Book: Looking for two types of war memoir
September 12, 2016 9:09 AM   Subscribe

I's interested in war memoirs that were written from the point of view of a child. Also, I'm more interested in the defeated side POV.

And especially if the author, despite being defeated in that conflict, is from a wealthy/privileged class.

Clarifying the first request, the author is now an adult reminiscing about the war time, when s/he was a child.

If there's anything that crosses the three features, ie, a war memoir of individual who was a) A child at the time of the war; b) In a privileged position in society; c) Their side lost the war, then great!

But any war memoir that has one of the three features is also cool.

posted by TheGoodBlood to Media & Arts (21 answers total) 2 users marked this as a favorite
It's out of print, but I read Children of the A-Bomb growing up and it's very good. (First person descriptions from children who lived in Hiroshima.)
posted by Melismata at 9:13 AM on September 12, 2016 [1 favorite]

Not sure if you're ok with graphic novels or manga, but Barefoot Gen fits the bill, I think.
posted by holborne at 9:27 AM on September 12, 2016

(I should clarify: Barefoot Gen only hits two of your points; the family of the protagonist is poor.)
posted by holborne at 9:29 AM on September 12, 2016

German Boy seems to fit your description to a T.
posted by anastasiav at 9:56 AM on September 12, 2016

Yes, graphic novels are good too!
posted by TheGoodBlood at 10:09 AM on September 12, 2016

Ishmeal Beah, Long Way Gone: Memoirs of a Boy Soldier
posted by praemunire at 10:20 AM on September 12, 2016

A Woman in Berlin is a memoir of the fall of Berlin to the Soviet army, featuring multiple stories of the mass rapes of German women by Soviet soldiers. She wasn't a child and I don't remember her class, so it might only fall into only one of your categories.

Frauen is a book of interviews with German women of the Third Reich. Again, the women are adults, but various classes are covered.
posted by FencingGal at 11:04 AM on September 12, 2016

Also: memoirs, not interviews, the more literary the best!
posted by TheGoodBlood at 11:19 AM on September 12, 2016

The Endless Steppe: Growing up in Siberia is wonderful.
posted by cyndigo at 11:30 AM on September 12, 2016 [1 favorite]

Leaf In A Bitter Wind by Ting-Xing Ye. Summary taken from WP: "Ting-Xing Ye was the fourth daughter of a factory owner, and she and her siblings were branded as the children of capitalists and persecuted during the [Chinese] Cultural Revolution. By the age of thirteen, both Ye's parents had died. The Cultural Revolution then tore the remaining family members apart."

It's a wrenching story.
posted by fraula at 11:34 AM on September 12, 2016

Empire of the Sun, by J. G. Ballard.
posted by The corpse in the library at 12:23 PM on September 12, 2016

Allah is not obliged is a novel by Ahmadou Kourouma, a writer from Ivory Coast.

Also, Anne Frank's The Diary of a Young Girl, kind of.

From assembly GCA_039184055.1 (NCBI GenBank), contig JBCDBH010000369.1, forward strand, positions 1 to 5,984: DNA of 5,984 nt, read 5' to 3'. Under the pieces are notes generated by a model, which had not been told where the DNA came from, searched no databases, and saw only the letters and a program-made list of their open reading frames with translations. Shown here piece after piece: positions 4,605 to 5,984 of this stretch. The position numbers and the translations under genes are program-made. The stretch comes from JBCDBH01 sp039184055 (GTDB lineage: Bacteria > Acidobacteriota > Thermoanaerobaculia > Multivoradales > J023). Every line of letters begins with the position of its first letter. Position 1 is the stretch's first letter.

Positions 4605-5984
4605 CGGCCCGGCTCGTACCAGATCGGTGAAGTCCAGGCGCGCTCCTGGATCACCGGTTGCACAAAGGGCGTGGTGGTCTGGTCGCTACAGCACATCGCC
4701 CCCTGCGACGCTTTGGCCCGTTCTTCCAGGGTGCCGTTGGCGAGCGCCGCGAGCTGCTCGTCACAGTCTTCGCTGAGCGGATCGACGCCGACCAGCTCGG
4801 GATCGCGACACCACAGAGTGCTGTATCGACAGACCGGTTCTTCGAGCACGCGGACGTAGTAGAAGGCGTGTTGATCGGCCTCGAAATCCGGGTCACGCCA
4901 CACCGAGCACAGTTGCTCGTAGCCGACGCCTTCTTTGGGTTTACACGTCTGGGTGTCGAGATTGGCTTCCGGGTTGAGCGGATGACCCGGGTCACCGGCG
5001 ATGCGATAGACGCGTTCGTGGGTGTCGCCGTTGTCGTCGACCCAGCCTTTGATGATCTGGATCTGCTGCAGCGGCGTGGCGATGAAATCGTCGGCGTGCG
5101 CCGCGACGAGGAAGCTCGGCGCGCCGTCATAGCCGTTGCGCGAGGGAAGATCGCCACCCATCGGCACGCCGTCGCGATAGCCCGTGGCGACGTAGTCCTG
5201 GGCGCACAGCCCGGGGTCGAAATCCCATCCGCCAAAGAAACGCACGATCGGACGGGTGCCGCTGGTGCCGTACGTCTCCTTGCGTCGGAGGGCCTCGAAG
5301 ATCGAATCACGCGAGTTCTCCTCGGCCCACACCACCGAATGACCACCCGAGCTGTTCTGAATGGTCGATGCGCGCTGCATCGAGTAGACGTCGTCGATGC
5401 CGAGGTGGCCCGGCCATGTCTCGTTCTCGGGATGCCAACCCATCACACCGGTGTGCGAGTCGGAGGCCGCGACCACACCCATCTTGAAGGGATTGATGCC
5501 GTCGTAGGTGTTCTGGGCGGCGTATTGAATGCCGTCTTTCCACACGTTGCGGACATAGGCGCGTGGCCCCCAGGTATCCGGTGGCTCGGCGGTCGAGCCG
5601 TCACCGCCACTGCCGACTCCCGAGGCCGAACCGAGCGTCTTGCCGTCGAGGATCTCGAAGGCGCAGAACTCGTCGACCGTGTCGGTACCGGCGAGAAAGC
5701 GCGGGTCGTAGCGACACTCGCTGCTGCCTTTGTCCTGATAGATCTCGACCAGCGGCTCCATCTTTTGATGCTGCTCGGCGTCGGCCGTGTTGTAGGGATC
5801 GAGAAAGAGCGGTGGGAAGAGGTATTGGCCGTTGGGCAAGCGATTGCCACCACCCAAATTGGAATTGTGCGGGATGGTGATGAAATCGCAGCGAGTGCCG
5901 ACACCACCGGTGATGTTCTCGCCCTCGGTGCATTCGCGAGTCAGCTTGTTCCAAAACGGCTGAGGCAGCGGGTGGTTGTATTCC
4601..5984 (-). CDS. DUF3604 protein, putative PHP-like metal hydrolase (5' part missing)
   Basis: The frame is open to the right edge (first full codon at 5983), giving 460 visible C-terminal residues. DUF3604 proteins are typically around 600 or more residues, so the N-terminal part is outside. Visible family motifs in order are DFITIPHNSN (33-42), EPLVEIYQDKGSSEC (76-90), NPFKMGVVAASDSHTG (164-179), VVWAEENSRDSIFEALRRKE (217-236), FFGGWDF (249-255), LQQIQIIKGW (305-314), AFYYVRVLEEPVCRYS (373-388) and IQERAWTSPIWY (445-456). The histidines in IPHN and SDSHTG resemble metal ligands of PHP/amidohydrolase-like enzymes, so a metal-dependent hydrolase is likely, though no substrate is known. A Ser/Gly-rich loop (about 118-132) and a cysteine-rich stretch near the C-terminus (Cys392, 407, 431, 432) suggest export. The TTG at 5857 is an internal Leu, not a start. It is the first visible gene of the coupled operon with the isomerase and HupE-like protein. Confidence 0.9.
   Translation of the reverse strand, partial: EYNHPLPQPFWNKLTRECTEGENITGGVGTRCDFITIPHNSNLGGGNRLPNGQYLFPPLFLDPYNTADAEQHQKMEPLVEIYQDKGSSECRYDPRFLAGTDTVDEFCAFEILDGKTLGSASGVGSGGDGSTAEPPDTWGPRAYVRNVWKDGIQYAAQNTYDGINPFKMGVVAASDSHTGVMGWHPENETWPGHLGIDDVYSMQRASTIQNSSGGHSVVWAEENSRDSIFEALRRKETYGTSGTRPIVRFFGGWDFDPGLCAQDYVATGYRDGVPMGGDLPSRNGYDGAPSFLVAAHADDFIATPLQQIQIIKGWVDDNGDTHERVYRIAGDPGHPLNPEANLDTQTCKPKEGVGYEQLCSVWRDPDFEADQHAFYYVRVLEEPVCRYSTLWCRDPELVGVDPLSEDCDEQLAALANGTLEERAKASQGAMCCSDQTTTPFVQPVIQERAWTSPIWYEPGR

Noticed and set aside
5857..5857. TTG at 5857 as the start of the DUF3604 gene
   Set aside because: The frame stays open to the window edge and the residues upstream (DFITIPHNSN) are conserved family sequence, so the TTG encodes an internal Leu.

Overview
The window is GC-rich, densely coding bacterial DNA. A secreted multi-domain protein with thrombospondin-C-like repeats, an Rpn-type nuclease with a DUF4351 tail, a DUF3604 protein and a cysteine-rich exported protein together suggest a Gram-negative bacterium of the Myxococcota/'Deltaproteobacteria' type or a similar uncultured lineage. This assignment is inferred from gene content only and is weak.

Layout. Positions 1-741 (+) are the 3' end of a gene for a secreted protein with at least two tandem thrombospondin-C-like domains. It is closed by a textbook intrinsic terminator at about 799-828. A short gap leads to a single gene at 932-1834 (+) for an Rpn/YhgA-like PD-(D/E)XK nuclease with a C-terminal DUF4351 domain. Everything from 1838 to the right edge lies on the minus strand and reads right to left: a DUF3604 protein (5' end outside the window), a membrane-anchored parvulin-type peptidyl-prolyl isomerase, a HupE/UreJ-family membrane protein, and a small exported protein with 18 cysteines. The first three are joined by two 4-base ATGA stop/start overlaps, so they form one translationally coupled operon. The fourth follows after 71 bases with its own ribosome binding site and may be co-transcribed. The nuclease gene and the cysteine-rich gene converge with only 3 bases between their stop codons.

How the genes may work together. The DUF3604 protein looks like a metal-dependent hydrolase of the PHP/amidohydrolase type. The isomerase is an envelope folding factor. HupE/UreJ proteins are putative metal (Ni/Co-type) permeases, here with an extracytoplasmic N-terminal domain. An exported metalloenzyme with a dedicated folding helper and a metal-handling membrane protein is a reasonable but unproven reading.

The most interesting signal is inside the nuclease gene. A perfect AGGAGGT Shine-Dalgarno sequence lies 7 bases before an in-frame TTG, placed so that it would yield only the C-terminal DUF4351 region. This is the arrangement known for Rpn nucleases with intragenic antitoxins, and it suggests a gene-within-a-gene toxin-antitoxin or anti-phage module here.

Not sure if they fit your requirements.
posted by Kwadeng at 12:33 PM on September 12, 2016

"The Forgotten Soldier" by Guy Sajer:
posted by My Dad at 12:49 PM on September 12, 2016

By Hans-Georg Behr, Almost a Childhood; Growing up Among the Nazis: here.
posted by cool breeze at 12:55 PM on September 12, 2016

Totto-Chan by Tetsuko Kuroyanagi, for all categories.
posted by Ashenmote at 2:41 PM on September 12, 2016

The Painted Bird by Jerzy Kosinski meets all your requirements (since you didn't necessarily specify a true memoir, nor one actually written by the 'author').
posted by Rash at 3:36 PM on September 12, 2016 [1 favorite]

Die Brucke is a 1959 film from the point of view of youth militia in Germany at the end of WWII. It's vivid.
posted by ovvl at 6:40 PM on September 12, 2016

Berlin Diaries Marie Vassiltchikoff

Tatiana Metternich (her sister) Tatiana: Five Passports in a Shifting Europe

Christabel Bielenberg The Past is Myself

Not all points hit, but worth reading.

You might be able to dig something out of the bibliography of The Children's Civil War
posted by BWA at 7:41 PM on September 12, 2016

In the Shadow of the Banyan is written from the point of view of a privileged seven year old girl during the Khmer Rouge regime in the Cambodian killing fields between 1975 and 1979. It is a beautifully written fiction novel, but it is based on the author's, Vaddey Ratner, real life experiences over 4 years going from a royal family to work camps to eventual safety. It is on eight lists of best books for 2012.
posted by maxg94 at 8:06 AM on September 13, 2016

Storm of Steel by Ernst Junger is a classic memoir from the German side of WWI.

Based on your other requirements, it may or may not hit for you; Junger does very little reminiscing about loss; he barely even discusses that they are losing. But it's beautiful written and very powerful.
posted by daniel striped tiger at 2:03 PM on September 13, 2016

Alexandra Fuller's memoirs are all about being on the losing side of the Rhodesian Bush War. "Don't Let's Go to the Dogs Tonight" is primarily about her childhood, while "Leaving Before the Rains Come" and "Cocktail Hour Under the Tree of Forgetfulness" alternate between childhood and adulthood.
posted by Snarl Furillo at 5:36 AM on October 7, 2016

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